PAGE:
The chemo port
Yesterday I had a device called a chemo port implanted in my chest, which is, as some of you know, a common way to receive chemotherapy. They basically put a nickel-sized device with a silicone valve under a pocket in my skin, and then threaded the attached catheter up to a vein in my neck. Two incisions: one on the chest, one on the neck.
I had a twilight sedation which meant that I don’t remember most of the surgery, but I did wake up in time to hear the attending physician provide guidance to the resident who was stitching me up, and just to make sure they knew I was awake, I asked if they were cross-stitching a house or a flower on my chest.
I thought that recovery was going to be instantaneous, but have been walking around for the past 24 hours like Napoleon with my right arm mostly bent and stationary. It’s just a little sore and I’m tired, but definitely getting better. Hopefully it will heal up nicely in time for me to start chemo in short order.
After I met with the medical oncologist last week, I started to feel desperate. That night, I felt like there was an icy cold stone burning in my chest all night, and a sense of panic that I had made a strategic miscalculation: I was so focused on getting the surgery right (which is actually very important, and I am 100% sure that I have the right surgeon on board) that I neglected the medical oncology piece until it was too late. I also felt that I couldn’t consult on the oncology til I had a definitive pathology, which took a while.
I was under the impression that there was limited variability in the chemo regimens, but started to realize that I might be wrong. Despite the limited amount of good data on the relative efficacy of the regimens, I felt that I needed to talk to people who had spent more time thinking about it in order to formulate a strategy that met my objectives: 1) maximum efficacy before surgery to shrink / halt tumor growth an destroy any small tumors that are not yet detected, and 2) allow for optimal and long-term performance of the organs I will have remaining after surgery, with minimal long-term risks and side effects.
At the same time, there is an urgency to start treatment. This is a fast-growing cancer that likes to spread. Leiomyosarcoma (LMS) is like the Mind Flayer that controls all the roots and trees in the Upside Down world in Stranger Things (seriously, it is pretty much like that in so many ways — including very new research showing that heat might be a feasible treatment).
So what I needed were the best people who had spent their lives thinking about ways to fight LMS who would be wiling to see me within a week.
So I put it out there to God: not in any graceful way, but in a desperate, pitiful, begging kind of way. I had no idea how to make this all happen on the timeline that I needed (now).
And these things happened:
- A friend of mine with breast cancer texted her patient advocate (PA) asking for the name of someone I might try to see at MD Anderson. The patient advocate, who says that pretty much nobody has sarcoma (true), happened to be with a sarcoma patient in Houston and to have had an appointment the next day with the Godfather of sarcoma, who was not taking new patients. The PA called me, I sent over a synopsis of my case which he hand-carried to the Godfather the next day — and the Godfather agreed to see me. I have an appointment with him in Houston on Monday.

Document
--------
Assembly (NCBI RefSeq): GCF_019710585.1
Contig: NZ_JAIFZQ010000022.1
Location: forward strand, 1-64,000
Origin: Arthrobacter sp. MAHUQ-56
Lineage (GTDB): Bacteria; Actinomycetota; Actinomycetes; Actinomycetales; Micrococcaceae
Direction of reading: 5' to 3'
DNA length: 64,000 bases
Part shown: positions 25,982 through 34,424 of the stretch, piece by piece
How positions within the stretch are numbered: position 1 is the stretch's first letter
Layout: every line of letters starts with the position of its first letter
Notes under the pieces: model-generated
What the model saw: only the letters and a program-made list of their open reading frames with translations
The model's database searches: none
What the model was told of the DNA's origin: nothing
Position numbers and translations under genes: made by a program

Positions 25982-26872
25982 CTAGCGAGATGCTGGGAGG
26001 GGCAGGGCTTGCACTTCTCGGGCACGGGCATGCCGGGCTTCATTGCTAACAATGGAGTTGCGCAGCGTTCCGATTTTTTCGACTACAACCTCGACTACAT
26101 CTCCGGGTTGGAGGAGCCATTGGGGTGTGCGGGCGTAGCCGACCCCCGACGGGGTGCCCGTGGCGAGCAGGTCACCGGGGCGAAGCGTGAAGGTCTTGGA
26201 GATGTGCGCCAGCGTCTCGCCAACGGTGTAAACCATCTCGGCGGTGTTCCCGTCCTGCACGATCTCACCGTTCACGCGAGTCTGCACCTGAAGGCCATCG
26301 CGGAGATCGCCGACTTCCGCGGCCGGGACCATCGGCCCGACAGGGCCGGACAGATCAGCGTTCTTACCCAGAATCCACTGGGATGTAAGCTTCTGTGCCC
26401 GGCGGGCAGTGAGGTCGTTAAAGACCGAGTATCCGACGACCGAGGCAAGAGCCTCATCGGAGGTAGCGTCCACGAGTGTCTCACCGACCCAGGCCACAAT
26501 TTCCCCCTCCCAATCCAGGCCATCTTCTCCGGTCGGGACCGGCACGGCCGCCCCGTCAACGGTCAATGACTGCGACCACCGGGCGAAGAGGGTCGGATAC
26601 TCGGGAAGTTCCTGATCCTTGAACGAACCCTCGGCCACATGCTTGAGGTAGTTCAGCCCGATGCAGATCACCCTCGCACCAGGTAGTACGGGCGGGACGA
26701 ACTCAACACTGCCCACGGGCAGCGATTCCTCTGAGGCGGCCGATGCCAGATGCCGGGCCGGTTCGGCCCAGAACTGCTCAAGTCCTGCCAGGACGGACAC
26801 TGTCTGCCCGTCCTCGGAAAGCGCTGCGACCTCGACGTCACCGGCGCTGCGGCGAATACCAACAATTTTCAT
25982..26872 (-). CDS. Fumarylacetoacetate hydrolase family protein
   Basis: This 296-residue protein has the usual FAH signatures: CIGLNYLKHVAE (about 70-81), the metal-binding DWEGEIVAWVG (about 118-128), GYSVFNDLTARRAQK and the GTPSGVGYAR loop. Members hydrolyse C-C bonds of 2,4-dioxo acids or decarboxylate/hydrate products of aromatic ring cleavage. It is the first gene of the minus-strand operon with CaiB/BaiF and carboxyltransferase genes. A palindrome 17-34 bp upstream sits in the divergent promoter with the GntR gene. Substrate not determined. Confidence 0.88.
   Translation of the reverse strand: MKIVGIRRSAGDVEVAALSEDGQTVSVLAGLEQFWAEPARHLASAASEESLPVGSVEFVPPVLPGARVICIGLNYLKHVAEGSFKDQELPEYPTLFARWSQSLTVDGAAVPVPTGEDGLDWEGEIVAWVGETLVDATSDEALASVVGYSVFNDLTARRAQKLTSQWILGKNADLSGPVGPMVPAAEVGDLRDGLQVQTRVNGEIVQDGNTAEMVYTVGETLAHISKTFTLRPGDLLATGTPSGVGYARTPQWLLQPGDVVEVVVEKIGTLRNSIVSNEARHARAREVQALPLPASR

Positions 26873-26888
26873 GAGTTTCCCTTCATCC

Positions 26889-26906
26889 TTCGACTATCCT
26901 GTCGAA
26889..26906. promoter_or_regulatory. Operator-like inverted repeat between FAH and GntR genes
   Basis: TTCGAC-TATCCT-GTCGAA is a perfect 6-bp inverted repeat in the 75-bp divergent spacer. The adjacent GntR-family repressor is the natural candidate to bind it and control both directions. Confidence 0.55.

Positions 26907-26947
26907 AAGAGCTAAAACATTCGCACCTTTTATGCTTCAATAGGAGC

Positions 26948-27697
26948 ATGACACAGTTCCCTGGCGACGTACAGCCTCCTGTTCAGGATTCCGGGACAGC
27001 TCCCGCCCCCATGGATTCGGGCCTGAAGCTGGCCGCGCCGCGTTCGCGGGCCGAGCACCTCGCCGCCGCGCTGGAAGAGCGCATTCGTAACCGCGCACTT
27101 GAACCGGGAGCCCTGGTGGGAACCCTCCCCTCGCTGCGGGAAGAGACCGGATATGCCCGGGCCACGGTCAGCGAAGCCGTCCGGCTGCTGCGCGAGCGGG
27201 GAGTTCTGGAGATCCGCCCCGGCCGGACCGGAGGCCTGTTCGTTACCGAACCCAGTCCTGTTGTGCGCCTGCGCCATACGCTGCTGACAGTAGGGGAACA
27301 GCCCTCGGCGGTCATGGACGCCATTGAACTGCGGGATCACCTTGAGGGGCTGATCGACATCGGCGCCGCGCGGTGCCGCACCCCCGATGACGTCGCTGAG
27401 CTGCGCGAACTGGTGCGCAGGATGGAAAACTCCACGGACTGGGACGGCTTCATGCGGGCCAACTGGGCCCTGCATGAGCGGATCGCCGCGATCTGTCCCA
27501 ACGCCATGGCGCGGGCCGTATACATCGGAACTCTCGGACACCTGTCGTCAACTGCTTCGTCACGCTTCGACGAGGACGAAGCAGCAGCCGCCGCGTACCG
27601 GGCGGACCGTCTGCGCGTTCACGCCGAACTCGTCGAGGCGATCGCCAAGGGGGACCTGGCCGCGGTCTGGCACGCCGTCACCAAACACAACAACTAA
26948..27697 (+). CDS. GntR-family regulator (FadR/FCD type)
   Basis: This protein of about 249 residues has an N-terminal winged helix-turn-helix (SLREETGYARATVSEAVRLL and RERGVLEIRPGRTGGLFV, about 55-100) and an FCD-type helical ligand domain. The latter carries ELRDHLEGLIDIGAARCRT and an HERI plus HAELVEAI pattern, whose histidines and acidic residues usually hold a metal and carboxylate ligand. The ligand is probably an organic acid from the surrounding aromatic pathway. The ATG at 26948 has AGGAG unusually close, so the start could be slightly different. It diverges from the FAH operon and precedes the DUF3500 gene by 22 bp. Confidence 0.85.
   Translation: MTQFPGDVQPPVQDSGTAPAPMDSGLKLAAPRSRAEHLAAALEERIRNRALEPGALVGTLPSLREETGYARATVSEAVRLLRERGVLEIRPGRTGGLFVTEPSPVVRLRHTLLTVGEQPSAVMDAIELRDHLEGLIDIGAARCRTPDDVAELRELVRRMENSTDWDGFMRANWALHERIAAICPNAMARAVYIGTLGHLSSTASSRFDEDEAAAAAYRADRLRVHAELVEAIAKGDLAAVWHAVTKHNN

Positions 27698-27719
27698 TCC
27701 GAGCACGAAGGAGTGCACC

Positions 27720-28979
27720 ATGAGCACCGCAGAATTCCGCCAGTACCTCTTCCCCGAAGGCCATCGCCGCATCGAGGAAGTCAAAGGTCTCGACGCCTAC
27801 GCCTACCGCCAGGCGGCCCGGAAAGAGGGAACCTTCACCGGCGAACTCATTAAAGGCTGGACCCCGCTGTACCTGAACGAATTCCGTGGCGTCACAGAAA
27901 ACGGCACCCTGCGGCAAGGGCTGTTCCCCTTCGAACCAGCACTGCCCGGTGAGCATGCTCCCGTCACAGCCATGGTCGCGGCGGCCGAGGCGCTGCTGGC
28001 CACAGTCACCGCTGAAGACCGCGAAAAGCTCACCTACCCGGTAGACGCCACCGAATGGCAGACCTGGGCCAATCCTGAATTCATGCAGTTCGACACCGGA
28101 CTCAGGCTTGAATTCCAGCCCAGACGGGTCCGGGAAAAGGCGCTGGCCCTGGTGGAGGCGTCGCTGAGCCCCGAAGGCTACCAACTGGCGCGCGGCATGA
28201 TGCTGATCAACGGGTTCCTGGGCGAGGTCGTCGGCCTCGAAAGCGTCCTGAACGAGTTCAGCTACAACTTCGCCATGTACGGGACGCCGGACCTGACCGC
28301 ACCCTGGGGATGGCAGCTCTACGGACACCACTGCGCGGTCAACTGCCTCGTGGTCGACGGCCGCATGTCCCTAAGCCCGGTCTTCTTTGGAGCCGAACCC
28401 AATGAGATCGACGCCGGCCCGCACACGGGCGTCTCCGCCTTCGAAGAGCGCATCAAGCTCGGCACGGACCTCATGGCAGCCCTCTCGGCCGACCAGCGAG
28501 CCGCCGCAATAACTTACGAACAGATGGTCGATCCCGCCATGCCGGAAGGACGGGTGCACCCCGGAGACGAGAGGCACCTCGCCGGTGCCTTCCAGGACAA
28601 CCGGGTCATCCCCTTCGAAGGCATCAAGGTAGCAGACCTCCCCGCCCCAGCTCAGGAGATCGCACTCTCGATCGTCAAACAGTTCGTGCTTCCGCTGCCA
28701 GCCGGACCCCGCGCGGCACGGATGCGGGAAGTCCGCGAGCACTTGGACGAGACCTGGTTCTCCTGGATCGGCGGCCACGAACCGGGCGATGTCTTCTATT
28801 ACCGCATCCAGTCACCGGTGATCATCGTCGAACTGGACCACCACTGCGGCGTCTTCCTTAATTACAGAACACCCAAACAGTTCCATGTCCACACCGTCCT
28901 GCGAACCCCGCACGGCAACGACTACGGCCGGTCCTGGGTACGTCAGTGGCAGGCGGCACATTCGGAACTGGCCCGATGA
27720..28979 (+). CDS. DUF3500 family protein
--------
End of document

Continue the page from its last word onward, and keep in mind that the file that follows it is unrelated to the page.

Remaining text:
- I had read about an ex-MD Anderson doctor in LA who gave free second opinions — this guy together with the Godfather pioneered a lot of the drugs that are used in treatment today. I looked at his CV and it all seemed too good to be true, but I emailed him anyway. He called me within seconds, and said that for him fighting sarcoma is a passion and not a job, and that he would help me. He made room in his schedule to see me on the very next business day, Monday.
- Early Monday morning, I met with my surgeon since I had sent him more questions than any human could possibly answer via email. I told him about my quest to find out in short order about treatment options, and with a quick text he was able to get me an appointment with the head of clinical research / director of sarcoma oncology at Cedars-Sinai in L.A. that same day.
So Monday, I was able to see two doctors highly experienced in sarcoma with different perspectives and rationale on how to treat it. Both laid out strategies and provided alternatives to the original opinion I had received, and shared different ways of administering the therapies as well. Both laid out arguments for me that convinced me of the value of having chemotherapy in advance of surgery, laying to rest my question regarding whether I could achieve the same thing by basically eating kale and mushrooms. So Tuesday, I was able to have my chemo port surgery in peace.
Next Monday, I’ll see the Godfather of sarcoma. And in the meantime, got an email from a college friend who, I was surprised to learn, is a cancer doctor at MD Anderson, saying that she was glad to help, and has already run recon for me in advance.
I’m feeling grateful. Through this whole experience I’ve felt that I’m both the luckiest and unluckiest girl in the world. But now I’m pretty sure that I’m the luckiest.
The bright side
As if there wasn’t enough bright side above: I have a friend in England, who said that the night she learned about my cancer, before she went to bed, asked of the universe that she should find a way to visit me in San Diego. The very next day, her boss asked her if she could travel to California. On Friday, she surprised me on my doorstep.
The past few weeks have been like a walking yearbook. I’m annoyed at myself for not taking pictures of every single visit and every single friend I’ve had the joy of seeing, but I’ll leave you with a smattering of some of the many happy moments of this past month.